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Insiders: Hundreds Of ESPN Jobs Likely To Disappear Soon

Holland McKinnie
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The cable network that was once a go-to source for sports news and analysis continues to see its status decline. After several rounds of layoffs over the past several years, recent reports indicate that hundreds of ESPN employees are likely to be getting the ax soon.

According to insiders cited in a New York Post article this week, ESPN’s parent company Disney is expected to get rid of about 4,000 employees in an initial round of layoffs — but last month, CEO Bob Iger hinted that the total number of cuts could be nearly twice that amount.

A full list of cuts is expected to be released in a matter of weeks, and a large chunk of those job losses are likely to impact ESPN staff. Network executives have reportedly instructed the heads of various departments to compile an inventory of “redundant and disposable” positions that could be eliminated.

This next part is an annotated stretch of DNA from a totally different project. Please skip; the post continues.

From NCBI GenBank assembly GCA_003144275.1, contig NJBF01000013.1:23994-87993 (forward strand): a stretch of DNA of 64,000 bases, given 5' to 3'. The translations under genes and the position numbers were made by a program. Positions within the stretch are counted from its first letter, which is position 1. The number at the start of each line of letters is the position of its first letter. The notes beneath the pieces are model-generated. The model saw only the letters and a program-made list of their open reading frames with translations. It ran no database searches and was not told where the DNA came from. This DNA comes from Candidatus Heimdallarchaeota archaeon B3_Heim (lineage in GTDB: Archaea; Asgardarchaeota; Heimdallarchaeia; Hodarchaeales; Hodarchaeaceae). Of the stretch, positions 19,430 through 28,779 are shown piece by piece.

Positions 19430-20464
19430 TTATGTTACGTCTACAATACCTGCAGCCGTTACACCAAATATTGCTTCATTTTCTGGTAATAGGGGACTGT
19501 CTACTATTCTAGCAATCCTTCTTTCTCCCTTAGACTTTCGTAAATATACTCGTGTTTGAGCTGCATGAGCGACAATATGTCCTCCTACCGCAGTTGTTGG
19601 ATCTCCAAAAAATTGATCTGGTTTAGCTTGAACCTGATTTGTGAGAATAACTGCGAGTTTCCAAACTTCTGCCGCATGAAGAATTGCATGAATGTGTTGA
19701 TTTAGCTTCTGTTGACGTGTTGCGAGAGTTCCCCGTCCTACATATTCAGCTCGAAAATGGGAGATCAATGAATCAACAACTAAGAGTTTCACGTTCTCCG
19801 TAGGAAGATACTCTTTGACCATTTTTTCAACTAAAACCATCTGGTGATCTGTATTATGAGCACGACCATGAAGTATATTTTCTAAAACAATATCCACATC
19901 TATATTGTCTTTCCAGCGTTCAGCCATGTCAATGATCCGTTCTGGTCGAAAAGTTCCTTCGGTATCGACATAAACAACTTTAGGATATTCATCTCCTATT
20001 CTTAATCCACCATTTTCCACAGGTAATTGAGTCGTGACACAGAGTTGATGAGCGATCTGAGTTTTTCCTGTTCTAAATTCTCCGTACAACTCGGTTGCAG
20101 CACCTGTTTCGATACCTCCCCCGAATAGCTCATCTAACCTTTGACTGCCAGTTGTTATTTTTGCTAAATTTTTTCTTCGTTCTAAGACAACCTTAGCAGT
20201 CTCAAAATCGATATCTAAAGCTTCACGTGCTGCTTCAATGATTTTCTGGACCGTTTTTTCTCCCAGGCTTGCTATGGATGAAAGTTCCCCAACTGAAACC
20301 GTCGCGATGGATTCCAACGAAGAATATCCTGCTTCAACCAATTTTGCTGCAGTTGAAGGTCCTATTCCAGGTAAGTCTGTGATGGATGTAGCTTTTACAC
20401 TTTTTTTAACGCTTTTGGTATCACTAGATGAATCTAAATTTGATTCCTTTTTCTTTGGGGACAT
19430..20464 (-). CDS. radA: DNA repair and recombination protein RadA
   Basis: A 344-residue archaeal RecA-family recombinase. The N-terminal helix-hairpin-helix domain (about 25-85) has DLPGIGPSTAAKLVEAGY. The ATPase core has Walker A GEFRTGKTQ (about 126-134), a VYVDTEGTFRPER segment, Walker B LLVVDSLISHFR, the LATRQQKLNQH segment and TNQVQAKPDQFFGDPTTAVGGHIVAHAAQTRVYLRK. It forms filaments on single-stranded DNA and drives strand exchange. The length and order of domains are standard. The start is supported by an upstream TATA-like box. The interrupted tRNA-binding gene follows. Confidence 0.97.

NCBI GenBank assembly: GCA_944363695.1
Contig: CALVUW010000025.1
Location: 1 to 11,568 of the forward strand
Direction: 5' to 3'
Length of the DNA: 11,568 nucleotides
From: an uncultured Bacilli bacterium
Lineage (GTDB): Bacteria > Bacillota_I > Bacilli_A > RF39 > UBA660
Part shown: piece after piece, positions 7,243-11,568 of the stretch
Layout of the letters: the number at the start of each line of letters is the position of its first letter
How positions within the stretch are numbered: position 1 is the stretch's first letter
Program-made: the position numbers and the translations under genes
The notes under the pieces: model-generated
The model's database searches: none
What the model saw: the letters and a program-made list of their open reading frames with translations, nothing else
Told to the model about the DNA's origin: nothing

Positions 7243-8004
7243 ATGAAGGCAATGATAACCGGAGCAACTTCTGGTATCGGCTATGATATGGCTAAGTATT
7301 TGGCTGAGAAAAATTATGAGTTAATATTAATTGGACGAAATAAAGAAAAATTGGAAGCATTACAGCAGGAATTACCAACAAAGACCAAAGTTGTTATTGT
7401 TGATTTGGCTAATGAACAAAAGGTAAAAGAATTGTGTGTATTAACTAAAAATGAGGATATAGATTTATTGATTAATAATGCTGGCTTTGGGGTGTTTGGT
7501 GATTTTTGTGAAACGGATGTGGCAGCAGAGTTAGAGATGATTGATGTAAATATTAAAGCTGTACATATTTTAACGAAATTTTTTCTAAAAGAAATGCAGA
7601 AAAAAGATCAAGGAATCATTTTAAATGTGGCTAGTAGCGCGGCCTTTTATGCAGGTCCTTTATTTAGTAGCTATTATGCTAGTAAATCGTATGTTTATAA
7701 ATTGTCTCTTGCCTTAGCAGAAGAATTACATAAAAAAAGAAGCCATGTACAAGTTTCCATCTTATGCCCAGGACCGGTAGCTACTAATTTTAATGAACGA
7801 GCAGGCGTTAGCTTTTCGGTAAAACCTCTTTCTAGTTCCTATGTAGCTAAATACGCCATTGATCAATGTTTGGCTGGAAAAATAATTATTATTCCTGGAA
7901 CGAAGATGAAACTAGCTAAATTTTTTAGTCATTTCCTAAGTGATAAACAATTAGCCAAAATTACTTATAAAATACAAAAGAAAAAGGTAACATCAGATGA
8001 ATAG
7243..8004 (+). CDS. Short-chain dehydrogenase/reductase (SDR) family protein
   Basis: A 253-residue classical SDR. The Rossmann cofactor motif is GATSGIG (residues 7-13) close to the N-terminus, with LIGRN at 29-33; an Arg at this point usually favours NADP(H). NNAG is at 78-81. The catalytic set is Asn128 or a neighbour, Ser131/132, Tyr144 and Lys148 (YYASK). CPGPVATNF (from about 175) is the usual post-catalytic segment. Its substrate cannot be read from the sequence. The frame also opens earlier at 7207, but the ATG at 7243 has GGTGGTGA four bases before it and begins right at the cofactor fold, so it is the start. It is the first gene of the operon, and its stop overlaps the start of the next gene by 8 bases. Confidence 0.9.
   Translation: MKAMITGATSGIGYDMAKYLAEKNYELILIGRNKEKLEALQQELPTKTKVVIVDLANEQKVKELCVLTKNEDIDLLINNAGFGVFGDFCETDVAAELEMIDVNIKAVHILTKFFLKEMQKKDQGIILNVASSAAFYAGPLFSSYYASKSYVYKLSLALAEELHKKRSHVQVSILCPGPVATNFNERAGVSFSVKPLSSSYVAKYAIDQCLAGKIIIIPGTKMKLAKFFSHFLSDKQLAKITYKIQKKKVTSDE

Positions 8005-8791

Although fourth-quarter 2022 profits narrowly beat expectations, Disney has faced significant corporate headwinds recently due to factors including the poor performance of theatrical releases, loss of subscribers to its Disney+ streaming platform, and backlash over its leftist political stances. 

Like its parent company, ESPN has attracted criticism in recent years for embracing a so-called “woke” philosophy in its news coverage and story selection.

Iger is pursuing a plan to cut $5.5 billion from the budget, which will likely entail reduced investment in programming and advertising in addition to widespread layoffs. At ESPN, insiders say they have been warned that no one’s job is safe — especially the high-paid on-screen hosts and analysts. 

In 2015, about 350 network staffers were laid off and roughly 100 positions were eliminated two years later. 


Since 2020, ESPN has reportedly lost a staggering 8 million subscribers. That year, another 300 employees lost their jobs. 

The channel’s future remains uncertain as Iger reportedly considers whether to bypass cable entirely and deliver content strictly through a “direct-to-consumer” platform. 

“At this point, [ESPN+] is what I call a flanker business or brand to the main ESPN brand,” Iger said earlier this month. “Down the road, at some point, I think it is inevitable [that ESPN] will become a direct-to-consumer business. There’s a reason to be bullish. We think we’re well-positioned.”

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